You’ve caught me on a bad day. I don’t want to keep talking politics. But, as when I’m driving and find myself in a gawker’s delay due to a train wreck, I simply can’t stop myself from slowing down to take a look. It’s embarrassing really.
Our current situation is that train.
The midterms are less than a month away and the absolute worst behaviors by our elected officials and those wishing to be elected are on full display – no better angels on either side here!
New reports show our national debt to be ballooning out of control. Healthcare availability and cost plague our citizenry. Full-time workers cannot support their families. Dire predictions about our environment have been documented by international experts. Our infrastructure is deteriorating by the second; and all sense of the “heart” of our nation has been pushed aside, with outright lies ignored, to make way for monetary considerations, ideologies and power plays.
Two-time winner of the Pulitzer Prize and noted presidential scholar Doris Kearns Goodwin is promoting her new book "Leadership in Turbulent Times." The state of our nation and the presidential terms of Abraham Lincoln, Teddy Roosevelt, Franklin Roosevelt and Lyndon Johnson came under her meticulously researched scrutiny. All four had to deal with a country divided, questions of dramatic national changes, and fear by many that the fabric of our country was unraveling. Sound familiar?
While not a stated theme of the book, from her descriptions of these leaders one has to surmise that their great accomplishments were due in no small measure to their basic character.
Teddy Roosevelt said that the most important role of a president is to set an example for the country. Character, with a bit of calming temperament thrown in, is essential for a good leader.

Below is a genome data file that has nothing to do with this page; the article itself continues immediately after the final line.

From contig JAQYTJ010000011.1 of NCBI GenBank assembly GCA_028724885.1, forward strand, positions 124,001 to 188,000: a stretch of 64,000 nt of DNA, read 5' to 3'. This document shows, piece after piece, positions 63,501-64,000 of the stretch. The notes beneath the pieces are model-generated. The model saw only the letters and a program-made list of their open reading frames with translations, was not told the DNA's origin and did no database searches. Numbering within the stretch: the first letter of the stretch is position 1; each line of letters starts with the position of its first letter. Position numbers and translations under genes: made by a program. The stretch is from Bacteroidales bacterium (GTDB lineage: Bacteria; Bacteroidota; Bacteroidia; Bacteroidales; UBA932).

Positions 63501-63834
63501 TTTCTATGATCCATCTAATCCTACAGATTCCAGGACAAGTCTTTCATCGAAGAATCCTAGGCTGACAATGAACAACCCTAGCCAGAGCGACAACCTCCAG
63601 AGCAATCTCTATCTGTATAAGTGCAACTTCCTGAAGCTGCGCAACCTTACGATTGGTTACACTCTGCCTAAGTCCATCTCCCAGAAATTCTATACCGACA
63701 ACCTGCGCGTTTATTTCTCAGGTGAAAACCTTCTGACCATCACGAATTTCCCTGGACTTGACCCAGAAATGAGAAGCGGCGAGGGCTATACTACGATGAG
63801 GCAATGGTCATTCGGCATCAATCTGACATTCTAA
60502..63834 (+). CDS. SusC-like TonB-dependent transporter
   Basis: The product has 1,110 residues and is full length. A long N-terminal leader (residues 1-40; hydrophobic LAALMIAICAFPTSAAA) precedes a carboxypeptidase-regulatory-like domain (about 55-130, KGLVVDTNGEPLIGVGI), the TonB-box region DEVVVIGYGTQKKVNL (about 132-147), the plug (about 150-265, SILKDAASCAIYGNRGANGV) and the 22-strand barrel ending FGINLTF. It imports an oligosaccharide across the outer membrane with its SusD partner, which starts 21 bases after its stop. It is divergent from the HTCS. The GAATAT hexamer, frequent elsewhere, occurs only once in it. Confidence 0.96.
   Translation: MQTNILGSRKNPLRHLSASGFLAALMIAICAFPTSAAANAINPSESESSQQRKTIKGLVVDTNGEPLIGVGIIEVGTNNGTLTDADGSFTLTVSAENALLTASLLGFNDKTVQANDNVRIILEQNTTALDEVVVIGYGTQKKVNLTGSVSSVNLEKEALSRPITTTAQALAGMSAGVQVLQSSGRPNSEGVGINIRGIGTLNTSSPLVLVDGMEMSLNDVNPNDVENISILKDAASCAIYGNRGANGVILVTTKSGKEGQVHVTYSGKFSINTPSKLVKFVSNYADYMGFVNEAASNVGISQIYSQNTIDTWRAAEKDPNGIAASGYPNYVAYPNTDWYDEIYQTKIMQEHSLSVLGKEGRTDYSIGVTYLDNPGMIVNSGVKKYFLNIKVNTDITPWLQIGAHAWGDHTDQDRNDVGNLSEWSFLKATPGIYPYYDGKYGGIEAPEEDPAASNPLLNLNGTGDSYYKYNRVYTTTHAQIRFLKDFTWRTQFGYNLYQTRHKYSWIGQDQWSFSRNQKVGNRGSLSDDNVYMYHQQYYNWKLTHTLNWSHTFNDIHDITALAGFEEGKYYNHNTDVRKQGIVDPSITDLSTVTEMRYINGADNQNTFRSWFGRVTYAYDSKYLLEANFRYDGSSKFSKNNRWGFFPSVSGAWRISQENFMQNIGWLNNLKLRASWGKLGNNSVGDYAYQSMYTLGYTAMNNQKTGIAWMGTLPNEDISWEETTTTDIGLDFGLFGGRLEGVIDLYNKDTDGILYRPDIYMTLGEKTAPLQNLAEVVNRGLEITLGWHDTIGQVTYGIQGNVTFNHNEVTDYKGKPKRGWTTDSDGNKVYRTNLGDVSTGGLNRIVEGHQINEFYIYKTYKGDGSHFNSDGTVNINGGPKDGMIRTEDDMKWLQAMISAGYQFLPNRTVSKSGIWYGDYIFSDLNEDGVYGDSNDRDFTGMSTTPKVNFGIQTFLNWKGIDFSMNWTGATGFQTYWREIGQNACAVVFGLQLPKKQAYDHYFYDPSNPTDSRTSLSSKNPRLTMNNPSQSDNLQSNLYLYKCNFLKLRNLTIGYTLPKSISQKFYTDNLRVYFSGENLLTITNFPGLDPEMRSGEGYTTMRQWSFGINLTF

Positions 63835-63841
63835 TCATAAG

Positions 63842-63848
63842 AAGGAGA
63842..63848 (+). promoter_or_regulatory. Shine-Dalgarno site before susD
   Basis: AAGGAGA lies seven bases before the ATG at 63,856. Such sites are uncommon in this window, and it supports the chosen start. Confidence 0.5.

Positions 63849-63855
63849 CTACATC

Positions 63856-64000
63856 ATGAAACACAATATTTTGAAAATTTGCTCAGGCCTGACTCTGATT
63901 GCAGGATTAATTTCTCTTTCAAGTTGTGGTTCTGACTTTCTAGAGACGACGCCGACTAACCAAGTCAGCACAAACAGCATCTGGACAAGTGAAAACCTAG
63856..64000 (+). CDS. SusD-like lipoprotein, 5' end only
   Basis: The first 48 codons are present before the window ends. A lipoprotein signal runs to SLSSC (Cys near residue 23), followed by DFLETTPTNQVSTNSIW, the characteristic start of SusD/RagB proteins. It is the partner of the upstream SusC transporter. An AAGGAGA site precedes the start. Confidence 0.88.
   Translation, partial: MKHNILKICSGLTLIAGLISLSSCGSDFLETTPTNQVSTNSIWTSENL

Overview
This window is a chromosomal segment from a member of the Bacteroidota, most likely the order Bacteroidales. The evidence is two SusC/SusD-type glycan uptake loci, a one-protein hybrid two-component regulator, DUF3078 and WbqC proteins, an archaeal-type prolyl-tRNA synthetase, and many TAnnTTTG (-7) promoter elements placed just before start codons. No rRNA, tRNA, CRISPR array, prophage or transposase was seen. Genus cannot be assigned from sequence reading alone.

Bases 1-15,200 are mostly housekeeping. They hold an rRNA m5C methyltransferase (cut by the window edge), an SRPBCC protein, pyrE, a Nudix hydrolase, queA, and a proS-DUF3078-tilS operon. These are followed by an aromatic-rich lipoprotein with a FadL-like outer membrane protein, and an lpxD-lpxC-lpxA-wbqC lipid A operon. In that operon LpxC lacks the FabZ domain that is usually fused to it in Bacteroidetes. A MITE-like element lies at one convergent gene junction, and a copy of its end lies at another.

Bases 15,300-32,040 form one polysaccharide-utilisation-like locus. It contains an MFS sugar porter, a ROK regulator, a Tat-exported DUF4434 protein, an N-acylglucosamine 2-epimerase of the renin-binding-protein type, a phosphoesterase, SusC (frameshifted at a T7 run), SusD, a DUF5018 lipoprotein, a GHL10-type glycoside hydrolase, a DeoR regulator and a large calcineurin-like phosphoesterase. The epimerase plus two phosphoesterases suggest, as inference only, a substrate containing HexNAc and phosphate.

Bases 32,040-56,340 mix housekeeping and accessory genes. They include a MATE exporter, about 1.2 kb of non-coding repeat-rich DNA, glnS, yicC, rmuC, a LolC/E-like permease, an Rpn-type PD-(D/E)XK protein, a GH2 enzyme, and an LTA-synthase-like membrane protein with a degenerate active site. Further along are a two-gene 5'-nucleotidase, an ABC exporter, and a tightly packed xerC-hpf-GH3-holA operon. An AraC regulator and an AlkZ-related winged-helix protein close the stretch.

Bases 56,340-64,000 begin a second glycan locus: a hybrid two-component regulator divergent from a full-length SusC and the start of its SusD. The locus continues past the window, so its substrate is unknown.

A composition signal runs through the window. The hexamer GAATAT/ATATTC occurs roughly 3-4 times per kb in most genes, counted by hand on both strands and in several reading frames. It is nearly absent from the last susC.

I don’t know about you. I’m not seeing either from anyone in Washington.
I saw a joint interview of two former secretaries of state – Democrat Madeline Albright and Republican Colin Powell – dealing with our current foreign policy.
In their interview, they were lamenting just how devastating our current foreign policy decisions are. Both stated that the world is watching and cannot believe what is happening in our country. We are doing things like separating mothers and children. We have retreated, rhetorically or otherwise, from agreements and alliances that have served as a bulwark against anti-democratic forces. And, perhaps most importantly, the increasing divisiveness of U.S. politics is causing alarm internationally.
Albright drew parallels between what is happening in our country to dictatorships. "There [are] a lot of ... steps that don't seem big at the time, but if you put them all together, they are moving more and more into a direction where there is no respect for institutions, where we call the press the enemy of the state, where the President thinks he's above the law..."
An outside observer acquainted with our history as a nation would have to conclude that the very character of our country has changed – and not for the better.
The theme in all of this is the question of character.
It’s all about character and we better start reestablishing ours as a nation if the democracy upon which we pride ourselves is to survive.